Cities across America are burning! In the book David and Goliath Malcolm Gladwell discusses the principle of legitimacy, it states when people in authority want other people to behave, it matters first and foremost how they behave.  Gladwell goes on to say, “Legitimacy is based on three things. First of all, the people who are asked to obey authority have to feel like they have a voice–that if they speak up, they will be heard. Second, the law has to be predictable. There has to be a reasonable expectation that the rules tomorrow are going to be roughly the same as the rules today. And third, the authority has to be fair. It can’t treat one group differently from another.” 

When I reflect on this I am not surprised to see cities in chaos!  People can only take so much and be misled for so long!  What we are seeing is Black Americans and accomplices saying their principles have been made null and void because those in power have consistently not honored the principles set by those in power. PLEASE NOTE…This isn’t just recent events. This is the culmination of over 400 years of betrayal and hypocrisy. Finally, “Enough is Enough!” Let’s briefly explore this; consider the following:  

  • Black people experienced 400 years of forced slavery (1641 Slavery Legalized – Thanks Massachusetts)
  • Black people are disproportionately represented in poverty but are also responsible for creating the foundation of familial wealth for quite a few historically wealthy families
  • 1838 “Jim Crow” was coined as a used as a racial slur (like Coon or Darkie)
  • 1857 Dred Scott v. Sandford – The US Supreme Court held that the US Constitution does not include American citizenship for Black people.
  • The Civil War 1861-1865. The result was the Emancipation Proclamation, but the reality was gross inequity.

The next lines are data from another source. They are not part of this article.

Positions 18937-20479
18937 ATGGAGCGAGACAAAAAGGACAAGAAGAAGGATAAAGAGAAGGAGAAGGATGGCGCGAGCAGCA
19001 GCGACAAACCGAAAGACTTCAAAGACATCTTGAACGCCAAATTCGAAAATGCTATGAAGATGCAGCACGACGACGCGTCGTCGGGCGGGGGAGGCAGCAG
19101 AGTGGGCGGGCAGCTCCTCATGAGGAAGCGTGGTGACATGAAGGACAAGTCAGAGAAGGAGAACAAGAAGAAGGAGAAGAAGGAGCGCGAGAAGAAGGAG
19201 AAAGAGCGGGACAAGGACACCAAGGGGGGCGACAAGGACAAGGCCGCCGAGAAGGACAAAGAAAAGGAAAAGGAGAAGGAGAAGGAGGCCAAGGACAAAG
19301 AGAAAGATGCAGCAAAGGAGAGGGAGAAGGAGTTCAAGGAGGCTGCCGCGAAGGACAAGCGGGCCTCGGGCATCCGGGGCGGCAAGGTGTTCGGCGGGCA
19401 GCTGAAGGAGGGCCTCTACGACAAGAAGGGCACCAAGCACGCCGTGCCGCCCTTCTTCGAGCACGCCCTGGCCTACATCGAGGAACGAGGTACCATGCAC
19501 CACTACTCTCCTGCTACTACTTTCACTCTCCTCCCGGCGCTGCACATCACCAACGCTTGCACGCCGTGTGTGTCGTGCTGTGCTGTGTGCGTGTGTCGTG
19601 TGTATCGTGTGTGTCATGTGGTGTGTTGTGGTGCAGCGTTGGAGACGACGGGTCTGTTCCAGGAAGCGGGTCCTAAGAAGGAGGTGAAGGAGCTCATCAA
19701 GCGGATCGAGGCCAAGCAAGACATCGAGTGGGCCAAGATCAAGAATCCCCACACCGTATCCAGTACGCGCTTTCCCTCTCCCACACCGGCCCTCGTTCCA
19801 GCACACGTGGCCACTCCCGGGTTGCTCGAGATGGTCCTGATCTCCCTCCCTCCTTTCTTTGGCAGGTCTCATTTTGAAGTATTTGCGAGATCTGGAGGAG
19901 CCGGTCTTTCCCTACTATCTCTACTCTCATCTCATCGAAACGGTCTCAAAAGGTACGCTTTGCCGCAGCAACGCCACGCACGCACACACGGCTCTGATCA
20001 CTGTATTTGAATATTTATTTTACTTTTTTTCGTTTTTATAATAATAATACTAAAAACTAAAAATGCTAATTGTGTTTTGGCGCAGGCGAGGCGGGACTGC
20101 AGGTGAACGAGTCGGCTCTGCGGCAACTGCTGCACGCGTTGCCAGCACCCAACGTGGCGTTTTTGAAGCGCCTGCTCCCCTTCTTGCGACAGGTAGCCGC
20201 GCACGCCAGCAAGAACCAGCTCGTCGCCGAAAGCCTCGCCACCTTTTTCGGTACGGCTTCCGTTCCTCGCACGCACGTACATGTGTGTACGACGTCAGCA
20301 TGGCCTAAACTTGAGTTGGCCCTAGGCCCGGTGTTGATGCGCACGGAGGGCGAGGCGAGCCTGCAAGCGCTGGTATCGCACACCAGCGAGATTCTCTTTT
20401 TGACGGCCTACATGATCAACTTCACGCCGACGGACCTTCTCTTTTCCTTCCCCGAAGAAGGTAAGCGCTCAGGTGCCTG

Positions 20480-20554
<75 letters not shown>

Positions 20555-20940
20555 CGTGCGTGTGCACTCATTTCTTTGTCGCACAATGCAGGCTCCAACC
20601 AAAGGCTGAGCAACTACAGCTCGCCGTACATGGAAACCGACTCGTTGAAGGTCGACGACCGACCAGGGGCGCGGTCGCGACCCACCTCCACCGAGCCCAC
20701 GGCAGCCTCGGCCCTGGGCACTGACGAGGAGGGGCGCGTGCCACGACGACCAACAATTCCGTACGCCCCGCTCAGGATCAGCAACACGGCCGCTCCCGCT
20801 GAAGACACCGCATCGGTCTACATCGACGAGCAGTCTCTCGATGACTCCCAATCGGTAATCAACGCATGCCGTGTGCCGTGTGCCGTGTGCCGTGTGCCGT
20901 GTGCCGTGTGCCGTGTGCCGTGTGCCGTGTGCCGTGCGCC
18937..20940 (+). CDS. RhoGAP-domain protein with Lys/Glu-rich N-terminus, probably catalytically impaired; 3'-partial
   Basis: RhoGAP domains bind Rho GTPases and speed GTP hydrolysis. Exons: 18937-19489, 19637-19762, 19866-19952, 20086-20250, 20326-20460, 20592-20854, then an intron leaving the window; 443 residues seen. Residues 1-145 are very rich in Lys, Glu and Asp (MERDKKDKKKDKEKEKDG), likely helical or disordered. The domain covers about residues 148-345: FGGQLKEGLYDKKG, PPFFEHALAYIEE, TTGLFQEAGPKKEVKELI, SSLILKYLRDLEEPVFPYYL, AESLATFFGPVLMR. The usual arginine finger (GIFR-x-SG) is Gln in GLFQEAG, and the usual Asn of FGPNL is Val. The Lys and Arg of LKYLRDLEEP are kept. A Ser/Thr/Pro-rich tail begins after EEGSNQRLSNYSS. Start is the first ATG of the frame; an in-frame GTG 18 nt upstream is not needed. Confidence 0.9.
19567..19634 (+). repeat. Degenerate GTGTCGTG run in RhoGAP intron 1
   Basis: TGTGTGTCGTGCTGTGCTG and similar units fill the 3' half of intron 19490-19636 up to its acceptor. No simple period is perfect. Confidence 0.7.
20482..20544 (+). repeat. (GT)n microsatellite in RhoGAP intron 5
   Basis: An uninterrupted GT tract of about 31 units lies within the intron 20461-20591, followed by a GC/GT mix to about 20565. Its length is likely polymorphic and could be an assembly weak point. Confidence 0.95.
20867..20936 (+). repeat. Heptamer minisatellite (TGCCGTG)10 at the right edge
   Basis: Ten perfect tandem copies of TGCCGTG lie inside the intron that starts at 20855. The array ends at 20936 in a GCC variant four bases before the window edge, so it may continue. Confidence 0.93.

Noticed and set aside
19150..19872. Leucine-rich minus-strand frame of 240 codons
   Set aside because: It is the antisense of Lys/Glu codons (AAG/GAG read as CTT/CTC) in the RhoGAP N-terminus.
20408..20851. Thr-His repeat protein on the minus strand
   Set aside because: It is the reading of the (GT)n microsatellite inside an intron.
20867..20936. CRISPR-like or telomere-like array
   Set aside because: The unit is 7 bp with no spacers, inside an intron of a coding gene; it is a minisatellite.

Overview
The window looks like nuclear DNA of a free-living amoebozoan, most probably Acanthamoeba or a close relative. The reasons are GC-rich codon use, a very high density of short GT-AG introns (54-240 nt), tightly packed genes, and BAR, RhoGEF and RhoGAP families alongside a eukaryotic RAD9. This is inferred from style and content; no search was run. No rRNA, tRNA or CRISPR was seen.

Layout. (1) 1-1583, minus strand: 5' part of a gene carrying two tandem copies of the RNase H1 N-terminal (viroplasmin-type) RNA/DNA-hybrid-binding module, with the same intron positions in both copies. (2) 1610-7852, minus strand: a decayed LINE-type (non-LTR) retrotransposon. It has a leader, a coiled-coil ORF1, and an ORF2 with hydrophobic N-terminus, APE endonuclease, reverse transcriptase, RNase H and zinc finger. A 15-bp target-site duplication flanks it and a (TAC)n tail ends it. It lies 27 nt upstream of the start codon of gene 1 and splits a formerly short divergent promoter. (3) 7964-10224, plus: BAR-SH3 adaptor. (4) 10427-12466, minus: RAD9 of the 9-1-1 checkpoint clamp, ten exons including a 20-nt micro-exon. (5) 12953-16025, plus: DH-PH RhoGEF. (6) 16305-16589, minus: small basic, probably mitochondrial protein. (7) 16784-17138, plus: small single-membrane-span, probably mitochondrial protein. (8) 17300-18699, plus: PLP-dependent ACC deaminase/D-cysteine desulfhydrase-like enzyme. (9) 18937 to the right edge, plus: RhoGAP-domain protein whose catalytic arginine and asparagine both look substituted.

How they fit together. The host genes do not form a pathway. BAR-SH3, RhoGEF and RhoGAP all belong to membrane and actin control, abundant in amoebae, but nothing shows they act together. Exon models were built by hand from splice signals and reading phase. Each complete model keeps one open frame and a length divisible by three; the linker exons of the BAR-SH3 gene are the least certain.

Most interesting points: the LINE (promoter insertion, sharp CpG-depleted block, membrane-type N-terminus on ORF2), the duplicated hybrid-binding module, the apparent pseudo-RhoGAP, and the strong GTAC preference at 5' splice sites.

• The Civil Rights Bill of 1866 was passed (Remember President Andrew Jackson vetoed this)
  • 1865 the Klu Klux Klan, America’s oldest terrorist organization, was founded and in 1867 had its first convention 
  • 1868 14th Amendment – Equal protection of the laws to African Americans (guess we are still working that out!)
  • 1868 The KKK killed 200 Black people to suppress voter turnout
  • 1870 15th Amendment Black now have the right to vote
  • 1874 The McLoughlin Brothers of New York manufacturer a puzzle called “Chopped Up Niggers” 
  • 1875 Civil Rights Act Prohibiting discrimination (Overturned in 1883 by Supreme Court)
  • 1882 The Lynch Law (Over 3,000 Blacks were murdered by lynching between 1882 and 1951) 
  • Plessy Vs. Ferguson – Separate but equal granted by Supreme Court giving birth to Jim Crow Laws 
  • 1900 – The Negro Beast book by Charles Carroll published

This timeline is just the Black experience through 1900. I could go on and on because the abuse has never stopped. Racism has never ended. The systems have never stopped oppressing. There is so much more, but I share these final facts that contributed to the foundation of current day Black trauma: